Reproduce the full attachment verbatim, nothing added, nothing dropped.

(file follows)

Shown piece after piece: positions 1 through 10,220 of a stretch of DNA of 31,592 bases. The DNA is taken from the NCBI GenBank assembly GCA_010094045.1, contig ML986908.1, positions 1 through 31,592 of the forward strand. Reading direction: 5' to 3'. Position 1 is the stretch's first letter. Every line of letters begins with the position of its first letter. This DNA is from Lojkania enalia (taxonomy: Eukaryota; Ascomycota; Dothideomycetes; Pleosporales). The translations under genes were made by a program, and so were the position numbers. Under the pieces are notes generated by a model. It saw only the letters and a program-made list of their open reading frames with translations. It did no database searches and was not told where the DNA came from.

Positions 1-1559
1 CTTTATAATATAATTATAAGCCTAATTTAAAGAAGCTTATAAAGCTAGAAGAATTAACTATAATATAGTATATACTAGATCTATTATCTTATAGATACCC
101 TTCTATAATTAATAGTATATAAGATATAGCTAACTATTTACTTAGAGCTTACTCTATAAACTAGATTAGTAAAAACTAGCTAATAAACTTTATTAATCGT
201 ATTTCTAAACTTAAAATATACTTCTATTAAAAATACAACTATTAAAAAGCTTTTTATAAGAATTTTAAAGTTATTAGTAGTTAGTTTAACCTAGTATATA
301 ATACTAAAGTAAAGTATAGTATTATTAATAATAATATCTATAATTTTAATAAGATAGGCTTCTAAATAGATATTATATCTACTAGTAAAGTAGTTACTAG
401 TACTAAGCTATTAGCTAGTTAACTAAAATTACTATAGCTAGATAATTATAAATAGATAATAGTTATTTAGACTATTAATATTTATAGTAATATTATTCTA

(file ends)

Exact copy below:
Shown piece after piece: positions 1 through 10,220 of a stretch of DNA of 31,592 bases. The DNA is taken from the NCBI GenBank assembly GCA_010094045.1, contig ML986908.1, positions 1 through 31,592 of the forward strand. Reading direction: 5' to 3'. Position 1 is the stretch's first letter. Every line of letters begins with the position of its first letter. This DNA is from Lojkania enalia (taxonomy: Eukaryota; Ascomycota; Dothideomycetes; Pleosporales). The translations under genes were made by a program, and so were the position numbers. Under the pieces are notes generated by a model. It saw only the letters and a program-made list of their open reading frames with translations. It did no database searches and was not told where the DNA came from.

Positions 1-1559
1 CTTTATAATATAATTATAAGCCTAATTTAAAGAAGCTTATAAAGCTAGAAGAATTAACTATAATATAGTATATACTAGATCTATTATCTTATAGATACCC
101 TTCTATAATTAATAGTATATAAGATATAGCTAACTATTTACTTAGAGCTTACTCTATAAACTAGATTAGTAAAAACTAGCTAATAAACTTTATTAATCGT
201 ATTTCTAAACTTAAAATATACTTCTATTAAAAATACAACTATTAAAAAGCTTTTTATAAGAATTTTAAAGTTATTAGTAGTTAGTTTAACCTAGTATATA
301 ATACTAAAGTAAAGTATAGTATTATTAATAATAATATCTATAATTTTAATAAGATAGGCTTCTAAATAGATATTATATCTACTAGTAAAGTAGTTACTAG
401 TACTAAGCTATTAGCTAGTTAACTAAAATTACTATAGCTAGATAATTATAAATAGATAATAGTTATTTAGACTATTAATATTTATAGTAATATTATTCTA